The results showed that both quick lime and urea gave a reduction of E.Coli, bacteriophages and Ascaris eggs in the sludge. The ordinary drying of the sludge also contributed to pathogen die-off, but not as efficient as with urea and lime. At the end of the field study, there were still measurable amounts of Ascaris eggs in the sludge. However, likely the reduction of Ascaris eggs would have continued if the storage time would have been longer.
Implementation of urea or lime treatment of faecal sludge is firstly limited by the costs. However, the urea treatment was shown to be significantly cheaper than treatment with lime. The study also indicated that lime treatment is more difficult to carry out in full-scale since it was difficult to mix the sludge with lime, especially when the sludge had quite low moisture content.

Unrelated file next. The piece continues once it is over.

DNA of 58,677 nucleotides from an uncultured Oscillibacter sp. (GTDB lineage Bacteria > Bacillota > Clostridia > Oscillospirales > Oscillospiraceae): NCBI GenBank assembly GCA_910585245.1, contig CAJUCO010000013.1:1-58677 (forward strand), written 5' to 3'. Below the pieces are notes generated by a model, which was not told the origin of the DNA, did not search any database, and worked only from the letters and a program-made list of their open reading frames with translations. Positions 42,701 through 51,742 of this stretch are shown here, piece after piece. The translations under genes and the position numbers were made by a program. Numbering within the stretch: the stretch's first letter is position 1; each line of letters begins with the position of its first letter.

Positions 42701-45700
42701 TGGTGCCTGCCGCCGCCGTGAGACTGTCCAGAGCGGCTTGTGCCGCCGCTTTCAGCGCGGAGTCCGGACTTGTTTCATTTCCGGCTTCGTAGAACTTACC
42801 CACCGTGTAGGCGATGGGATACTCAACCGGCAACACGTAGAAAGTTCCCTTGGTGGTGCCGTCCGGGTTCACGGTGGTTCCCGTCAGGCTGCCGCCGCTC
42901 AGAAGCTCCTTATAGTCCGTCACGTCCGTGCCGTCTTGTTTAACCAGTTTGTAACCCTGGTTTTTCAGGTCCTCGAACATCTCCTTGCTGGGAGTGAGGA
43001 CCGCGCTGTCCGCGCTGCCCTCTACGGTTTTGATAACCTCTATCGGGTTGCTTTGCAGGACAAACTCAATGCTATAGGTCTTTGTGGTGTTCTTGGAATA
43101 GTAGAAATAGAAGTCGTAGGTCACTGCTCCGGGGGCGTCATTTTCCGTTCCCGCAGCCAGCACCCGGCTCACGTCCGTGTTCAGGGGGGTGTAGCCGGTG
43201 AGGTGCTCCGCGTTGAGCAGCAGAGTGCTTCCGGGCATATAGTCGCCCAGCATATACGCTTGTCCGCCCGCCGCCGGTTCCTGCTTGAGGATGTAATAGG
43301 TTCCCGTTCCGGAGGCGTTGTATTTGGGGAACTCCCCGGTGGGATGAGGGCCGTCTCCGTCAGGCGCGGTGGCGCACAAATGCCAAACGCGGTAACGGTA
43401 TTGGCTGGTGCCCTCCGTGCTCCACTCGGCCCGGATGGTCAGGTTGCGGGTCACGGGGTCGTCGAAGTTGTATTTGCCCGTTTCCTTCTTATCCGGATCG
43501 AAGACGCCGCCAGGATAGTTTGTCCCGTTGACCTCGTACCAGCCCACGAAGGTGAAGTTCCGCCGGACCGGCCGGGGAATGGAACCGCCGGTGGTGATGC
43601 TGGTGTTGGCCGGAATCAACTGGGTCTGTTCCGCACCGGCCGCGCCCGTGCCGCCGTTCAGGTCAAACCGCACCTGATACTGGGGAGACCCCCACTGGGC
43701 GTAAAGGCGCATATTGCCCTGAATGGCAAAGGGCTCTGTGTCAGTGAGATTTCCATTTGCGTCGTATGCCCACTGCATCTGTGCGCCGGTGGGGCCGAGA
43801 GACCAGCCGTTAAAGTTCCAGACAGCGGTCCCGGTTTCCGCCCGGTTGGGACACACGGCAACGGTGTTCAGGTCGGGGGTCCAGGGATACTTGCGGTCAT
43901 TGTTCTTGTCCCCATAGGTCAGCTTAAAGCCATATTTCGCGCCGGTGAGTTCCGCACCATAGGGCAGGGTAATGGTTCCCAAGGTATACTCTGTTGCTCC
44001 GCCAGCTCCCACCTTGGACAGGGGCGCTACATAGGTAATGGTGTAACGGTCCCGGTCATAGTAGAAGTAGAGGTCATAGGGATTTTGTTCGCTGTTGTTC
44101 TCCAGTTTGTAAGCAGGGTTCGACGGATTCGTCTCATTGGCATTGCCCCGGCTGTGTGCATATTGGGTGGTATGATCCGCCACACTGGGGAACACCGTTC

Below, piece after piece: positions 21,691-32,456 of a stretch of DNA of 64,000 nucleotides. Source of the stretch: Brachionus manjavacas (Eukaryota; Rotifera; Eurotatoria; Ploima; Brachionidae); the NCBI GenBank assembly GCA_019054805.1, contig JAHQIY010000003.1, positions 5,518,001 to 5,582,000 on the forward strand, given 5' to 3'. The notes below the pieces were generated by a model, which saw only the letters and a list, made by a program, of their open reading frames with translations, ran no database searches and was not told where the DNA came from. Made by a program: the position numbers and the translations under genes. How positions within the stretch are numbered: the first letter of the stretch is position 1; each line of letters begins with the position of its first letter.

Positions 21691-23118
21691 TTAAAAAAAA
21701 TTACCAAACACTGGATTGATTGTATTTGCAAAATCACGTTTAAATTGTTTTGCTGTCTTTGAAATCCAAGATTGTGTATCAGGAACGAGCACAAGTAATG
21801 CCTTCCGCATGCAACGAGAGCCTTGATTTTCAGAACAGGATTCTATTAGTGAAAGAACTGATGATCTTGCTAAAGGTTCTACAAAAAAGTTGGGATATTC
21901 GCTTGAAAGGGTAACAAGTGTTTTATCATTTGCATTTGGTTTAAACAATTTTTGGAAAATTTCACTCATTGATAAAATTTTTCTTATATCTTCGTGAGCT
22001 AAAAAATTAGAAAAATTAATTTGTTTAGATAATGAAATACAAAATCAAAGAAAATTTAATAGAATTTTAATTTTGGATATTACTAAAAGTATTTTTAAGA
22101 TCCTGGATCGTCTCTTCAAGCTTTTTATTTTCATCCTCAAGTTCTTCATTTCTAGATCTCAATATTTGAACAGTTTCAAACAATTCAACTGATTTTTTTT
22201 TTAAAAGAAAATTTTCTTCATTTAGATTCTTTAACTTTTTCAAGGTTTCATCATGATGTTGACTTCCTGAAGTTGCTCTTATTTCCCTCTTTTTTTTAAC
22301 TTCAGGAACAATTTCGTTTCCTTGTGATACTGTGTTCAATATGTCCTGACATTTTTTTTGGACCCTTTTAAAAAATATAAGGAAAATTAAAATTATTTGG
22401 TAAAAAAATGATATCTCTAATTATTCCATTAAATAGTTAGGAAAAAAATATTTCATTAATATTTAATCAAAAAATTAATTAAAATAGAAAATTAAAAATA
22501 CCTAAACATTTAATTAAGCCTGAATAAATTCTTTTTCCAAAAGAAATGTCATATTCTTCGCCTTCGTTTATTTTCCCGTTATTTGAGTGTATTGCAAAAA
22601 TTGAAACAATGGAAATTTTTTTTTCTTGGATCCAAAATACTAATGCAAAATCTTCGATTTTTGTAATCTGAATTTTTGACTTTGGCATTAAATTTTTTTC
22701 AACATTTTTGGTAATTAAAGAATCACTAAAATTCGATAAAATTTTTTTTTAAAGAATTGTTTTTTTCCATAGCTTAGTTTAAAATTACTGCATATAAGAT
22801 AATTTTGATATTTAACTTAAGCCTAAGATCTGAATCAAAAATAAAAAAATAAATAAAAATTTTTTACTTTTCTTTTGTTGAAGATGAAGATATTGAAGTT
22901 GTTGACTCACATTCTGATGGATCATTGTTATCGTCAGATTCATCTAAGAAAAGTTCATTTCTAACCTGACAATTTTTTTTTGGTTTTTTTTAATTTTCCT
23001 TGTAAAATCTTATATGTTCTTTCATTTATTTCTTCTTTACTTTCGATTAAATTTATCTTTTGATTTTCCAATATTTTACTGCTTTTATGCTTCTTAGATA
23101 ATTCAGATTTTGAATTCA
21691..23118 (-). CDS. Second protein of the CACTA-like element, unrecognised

Emma Lindberg and Anna Rost have now finalized their studies and left Luleå University of Technology. Emma is now working at ÅF in Luleå and Anna at SWECO in Umeå.